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Join Us On Volunteer Day!

by | Oct 15, 2022 | ComLine, Fellowship News

Sunday, November 6th, 12:30pm Eastern USA
[Note that the clocks will ‘turn back’ that day.]

Volunteer Day will introduce you to the ACA World Service Organization (WSO) - its committees and volunteers. We hope to inspire you and your meeting friends to volunteer, as you see fit. This will ensure our organization continues to grow.

To join a WSO committee, we recognize our abilities and desires. We also see the needs of the organization. Our wants meet group needs as we strive toward our primary purpose: to carry the message of recovery to all who suffer from being raised in an alcoholic or dysfunctional family.

If you would like to ATTEND the Volunteer Day, answer 3 questions here: https://forms.gle/hFbepjHUnea5Lqfs7

If you would like to HELP at the event, and be of service, fill out this form: https://forms.gle/U6xNJUnKkceJ72UP9

For complete information about Volunteer Day, go to: https://acawso.org/vrc/

THE REWARDS OF SERVICE:
An Interview Exploring the Service Journey of Brad L.

One goal of Volunteer Day is to inspire participants to consider volunteering by listening to the experiences of others.

Recovery in ACA may often be reflected in our relationships with other people. Participating in service, in all levels of the fellowship, from the meeting to World Service, provides a safe opportunity to discover ourselves while working with others toward common goals.

The following excerpts are from a written conversation that I had with Brad L, who has volunteered with WSO.

[Jim R] Brad, thank you for taking the time for this interview. When you began in ACA, what were some initial ways you were “of service" to your meeting?

[Brad L] I began with basic tasks, such as the setup and cleanup of the room, being a keyholder - opening the church, and offering to read. After a while, I took positions like treasurer and meeting secretary. And this led to serving as the representative to our intergroup and then as the group delegate to the Annual Business Conference.

[JR] So how did you become aware of the ACA structure, beyond the group level?

[BL] Well, I looked into the intergroup out of frustration - they did not take credit cards for their event contributions, only checks. I suspected they needed some tech help. I became the intergroup tech chair for 2 years. Then the intergroup chair for 2 years.

[JR] Any other reasons for providing service?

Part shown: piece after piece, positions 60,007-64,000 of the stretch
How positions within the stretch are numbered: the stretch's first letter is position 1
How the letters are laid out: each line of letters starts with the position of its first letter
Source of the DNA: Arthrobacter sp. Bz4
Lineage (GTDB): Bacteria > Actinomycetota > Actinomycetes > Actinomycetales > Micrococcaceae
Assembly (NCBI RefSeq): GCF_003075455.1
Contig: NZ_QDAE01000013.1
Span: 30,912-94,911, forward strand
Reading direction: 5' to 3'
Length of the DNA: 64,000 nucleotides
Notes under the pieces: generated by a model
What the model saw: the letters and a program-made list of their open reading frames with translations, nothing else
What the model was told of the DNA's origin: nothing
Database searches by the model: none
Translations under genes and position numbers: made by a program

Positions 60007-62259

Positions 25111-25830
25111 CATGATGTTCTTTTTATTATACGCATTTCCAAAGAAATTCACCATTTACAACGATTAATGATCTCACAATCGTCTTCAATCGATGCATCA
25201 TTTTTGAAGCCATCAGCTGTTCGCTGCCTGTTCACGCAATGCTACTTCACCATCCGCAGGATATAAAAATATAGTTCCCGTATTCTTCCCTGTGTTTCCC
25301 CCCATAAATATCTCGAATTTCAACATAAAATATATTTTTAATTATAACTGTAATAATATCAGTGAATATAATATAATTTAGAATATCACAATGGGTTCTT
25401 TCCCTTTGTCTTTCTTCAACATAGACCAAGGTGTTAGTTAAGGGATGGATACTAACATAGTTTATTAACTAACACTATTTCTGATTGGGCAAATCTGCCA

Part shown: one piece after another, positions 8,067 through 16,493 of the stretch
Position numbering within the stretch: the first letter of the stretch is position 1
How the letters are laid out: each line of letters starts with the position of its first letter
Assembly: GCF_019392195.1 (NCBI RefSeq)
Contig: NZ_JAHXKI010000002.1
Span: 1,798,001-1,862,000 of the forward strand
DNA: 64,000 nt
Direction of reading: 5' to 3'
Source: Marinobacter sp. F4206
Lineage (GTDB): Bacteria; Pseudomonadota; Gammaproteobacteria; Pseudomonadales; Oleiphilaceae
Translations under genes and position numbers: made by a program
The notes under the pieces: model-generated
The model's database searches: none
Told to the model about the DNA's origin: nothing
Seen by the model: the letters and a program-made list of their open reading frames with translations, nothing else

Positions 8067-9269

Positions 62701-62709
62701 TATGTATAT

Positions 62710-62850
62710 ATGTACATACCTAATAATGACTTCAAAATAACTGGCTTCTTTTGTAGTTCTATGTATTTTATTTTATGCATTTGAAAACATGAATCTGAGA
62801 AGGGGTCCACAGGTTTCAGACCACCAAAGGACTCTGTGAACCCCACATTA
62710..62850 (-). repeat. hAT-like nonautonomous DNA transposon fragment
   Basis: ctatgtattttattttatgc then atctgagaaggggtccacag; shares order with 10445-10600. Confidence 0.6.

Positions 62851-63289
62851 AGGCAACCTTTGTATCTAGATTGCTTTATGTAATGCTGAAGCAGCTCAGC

[BL] Well, so many other ACAs have aided my recovery journey. I like to give back in small and big ways. Sometimes small, like offering to read. Sometimes larger, like being a sponsor or building web pages.

[JR] Have you attended recovery workshops? Have you helped produce them?

[BL] Yes, I attended the ACA World Convention in Toronto, in 2018. I have helped produce multiple events–Intergroup in-person recovery day events and online workshops focused on the inner child, on shame, and on service.

Events take lots of planning, triggering my desires for perfection and to make everyone happy. It was a great opportunity to work on that with my sponsor and talk with my fellow intergroup members and in my meetings.

[JR] Have you witnessed personal growth through service?

[BL] Lots of growth. I’m able to talk with fellow members about my self judgment; unique opportunities, when working with ACA’s. Outside of ACA, it is usually not safe to be so vulnerable.

[JR] When did you begin service at WSO?

[BL] I started less than 2 years ago in WSO. I believe I first joined the Ballot Prep Committee. I helped write the ballot form. Soon I also joined IT, where I took on the project of upgrading the Seventh Tradition page, researching what software to use. Later I created new voting systems for the ABC. Very exciting, yet scary should it not work. Working my recovery allowed me to focus more on the process, less on the results.

When I began in WSO, I was excited but a little lonely and unsure of myself. I felt that I needed to impress people to get them to like me. However, I was able to release a lot of that while working with my sponsor. And I made some good connections and friends through service.

[JR] Describe your experience with business-like committee meetings?

[BL] I enjoy most business-type meetings. At first I was much more outcome focused. Now I am more process focused and I surrender the outcome.

Most of the committees I attend are highly functional. When things do get challenging, I see an opportunity to work on why I’m being triggered, not having to fix things. And now I’m more self-directed. I can leave committees if I’m uncomfortable.

[JR] What personal lessons have you learned, regarding working with others?

[BL] Don’t rescue or fix everything that’s not going right. Celebrate process, instead of just outcomes. Greater respect for people's different styles.

I have many good relationships with WSO volunteers. Some have become close friends. I’ve learned a lot about pacing. Sometimes a slower than normal pace is needed, to give everyone time to learn new things. Working with others in challenging situations helps my recovery.

[JR] What does service mean to you?

[BL] It’s an opportunity to give back to the program that gave me so much freedom, and to work my program, and the chance to practice some of my recovery skills.

On Volunteer Day you will hear more testimonials like the one offered here.

[JR] Thank you, Brad!

The practical tools and techniques we learn in service can be applied to our daily functioning, beyond the spaces of ACA. Personal qualities of self esteem, empathy, and playfulness can be nurtured by learning better ways to listen, to participate, even to speak. The world of relationships may be given new clarity and perspective.

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